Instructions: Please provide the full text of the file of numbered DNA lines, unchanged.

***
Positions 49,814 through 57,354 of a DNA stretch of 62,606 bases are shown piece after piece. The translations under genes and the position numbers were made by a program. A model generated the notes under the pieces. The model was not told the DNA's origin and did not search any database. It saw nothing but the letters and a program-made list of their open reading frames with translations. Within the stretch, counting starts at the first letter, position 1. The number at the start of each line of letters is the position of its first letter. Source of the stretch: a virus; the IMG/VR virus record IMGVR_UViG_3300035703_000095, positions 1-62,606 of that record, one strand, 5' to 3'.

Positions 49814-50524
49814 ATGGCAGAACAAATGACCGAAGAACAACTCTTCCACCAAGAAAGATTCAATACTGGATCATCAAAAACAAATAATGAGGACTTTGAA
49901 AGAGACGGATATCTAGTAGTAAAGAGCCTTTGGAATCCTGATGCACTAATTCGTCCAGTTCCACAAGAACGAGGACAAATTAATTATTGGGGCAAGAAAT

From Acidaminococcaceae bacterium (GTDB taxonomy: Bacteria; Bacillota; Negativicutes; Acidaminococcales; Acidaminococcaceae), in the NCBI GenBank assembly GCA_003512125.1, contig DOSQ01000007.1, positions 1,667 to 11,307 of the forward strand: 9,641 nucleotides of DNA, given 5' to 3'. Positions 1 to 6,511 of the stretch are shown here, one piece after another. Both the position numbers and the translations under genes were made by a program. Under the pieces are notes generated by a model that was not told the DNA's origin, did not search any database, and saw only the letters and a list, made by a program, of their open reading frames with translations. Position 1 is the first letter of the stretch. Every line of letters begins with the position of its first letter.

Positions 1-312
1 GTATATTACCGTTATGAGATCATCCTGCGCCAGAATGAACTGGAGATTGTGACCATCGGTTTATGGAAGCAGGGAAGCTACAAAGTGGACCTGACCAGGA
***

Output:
Positions 49,814 through 57,354 of a DNA stretch of 62,606 bases are shown piece after piece. The translations under genes and the position numbers were made by a program. A model generated the notes under the pieces. The model was not told the DNA's origin and did not search any database. It saw nothing but the letters and a program-made list of their open reading frames with translations. Within the stretch, counting starts at the first letter, position 1. The number at the start of each line of letters is the position of its first letter. Source of the stretch: a virus; the IMG/VR virus record IMGVR_UViG_3300035703_000095, positions 1-62,606 of that record, one strand, 5' to 3'.

Positions 49814-50524
49814 ATGGCAGAACAAATGACCGAAGAACAACTCTTCCACCAAGAAAGATTCAATACTGGATCATCAAAAACAAATAATGAGGACTTTGAA
49901 AGAGACGGATATCTAGTAGTAAAGAGCCTTTGGAATCCTGATGCACTAATTCGTCCAGTTCCACAAGAACGAGGACAAATTAATTATTGGGGCAAGAAAT

From Acidaminococcaceae bacterium (GTDB taxonomy: Bacteria; Bacillota; Negativicutes; Acidaminococcales; Acidaminococcaceae), in the NCBI GenBank assembly GCA_003512125.1, contig DOSQ01000007.1, positions 1,667 to 11,307 of the forward strand: 9,641 nucleotides of DNA, given 5' to 3'. Positions 1 to 6,511 of the stretch are shown here, one piece after another. Both the position numbers and the translations under genes were made by a program. Under the pieces are notes generated by a model that was not told the DNA's origin, did not search any database, and saw only the letters and a list, made by a program, of their open reading frames with translations. Position 1 is the first letter of the stretch. Every line of letters begins with the position of its first letter.

Positions 1-312
1 GTATATTACCGTTATGAGATCATCCTGCGCCAGAATGAACTGGAGATTGTGACCATCGGTTTATGGAAGCAGGGAAGCTACAAAGTGGACCTGACCAGGA